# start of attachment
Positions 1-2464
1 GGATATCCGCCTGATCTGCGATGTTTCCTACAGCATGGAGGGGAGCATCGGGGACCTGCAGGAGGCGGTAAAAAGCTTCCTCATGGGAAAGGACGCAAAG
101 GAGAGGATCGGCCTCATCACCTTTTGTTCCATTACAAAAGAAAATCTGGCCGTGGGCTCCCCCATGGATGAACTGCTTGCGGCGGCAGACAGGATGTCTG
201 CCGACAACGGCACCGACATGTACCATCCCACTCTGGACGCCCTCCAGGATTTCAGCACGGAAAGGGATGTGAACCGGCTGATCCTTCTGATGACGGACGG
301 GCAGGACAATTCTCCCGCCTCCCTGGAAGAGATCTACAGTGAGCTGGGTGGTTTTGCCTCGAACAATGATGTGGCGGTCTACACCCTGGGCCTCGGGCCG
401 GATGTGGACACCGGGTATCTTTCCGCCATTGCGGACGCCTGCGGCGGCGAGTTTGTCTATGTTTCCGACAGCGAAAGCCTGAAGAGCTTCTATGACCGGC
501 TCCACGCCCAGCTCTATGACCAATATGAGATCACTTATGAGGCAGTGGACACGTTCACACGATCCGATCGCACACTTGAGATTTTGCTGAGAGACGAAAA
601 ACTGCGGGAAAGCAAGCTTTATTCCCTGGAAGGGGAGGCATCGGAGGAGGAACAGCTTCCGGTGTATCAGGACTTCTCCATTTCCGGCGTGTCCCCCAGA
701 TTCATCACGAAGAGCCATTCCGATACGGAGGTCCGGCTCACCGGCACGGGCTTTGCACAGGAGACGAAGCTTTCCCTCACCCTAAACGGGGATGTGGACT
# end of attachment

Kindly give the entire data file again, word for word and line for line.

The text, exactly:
Positions 1-2464
1 GGATATCCGCCTGATCTGCGATGTTTCCTACAGCATGGAGGGGAGCATCGGGGACCTGCAGGAGGCGGTAAAAAGCTTCCTCATGGGAAAGGACGCAAAG
101 GAGAGGATCGGCCTCATCACCTTTTGTTCCATTACAAAAGAAAATCTGGCCGTGGGCTCCCCCATGGATGAACTGCTTGCGGCGGCAGACAGGATGTCTG
201 CCGACAACGGCACCGACATGTACCATCCCACTCTGGACGCCCTCCAGGATTTCAGCACGGAAAGGGATGTGAACCGGCTGATCCTTCTGATGACGGACGG
301 GCAGGACAATTCTCCCGCCTCCCTGGAAGAGATCTACAGTGAGCTGGGTGGTTTTGCCTCGAACAATGATGTGGCGGTCTACACCCTGGGCCTCGGGCCG
401 GATGTGGACACCGGGTATCTTTCCGCCATTGCGGACGCCTGCGGCGGCGAGTTTGTCTATGTTTCCGACAGCGAAAGCCTGAAGAGCTTCTATGACCGGC
501 TCCACGCCCAGCTCTATGACCAATATGAGATCACTTATGAGGCAGTGGACACGTTCACACGATCCGATCGCACACTTGAGATTTTGCTGAGAGACGAAAA
601 ACTGCGGGAAAGCAAGCTTTATTCCCTGGAAGGGGAGGCATCGGAGGAGGAACAGCTTCCGGTGTATCAGGACTTCTCCATTTCCGGCGTGTCCCCCAGA
701 TTCATCACGAAGAGCCATTCCGATACGGAGGTCCGGCTCACCGGCACGGGCTTTGCACAGGAGACGAAGCTTTCCCTCACCCTAAACGGGGATGTGGACT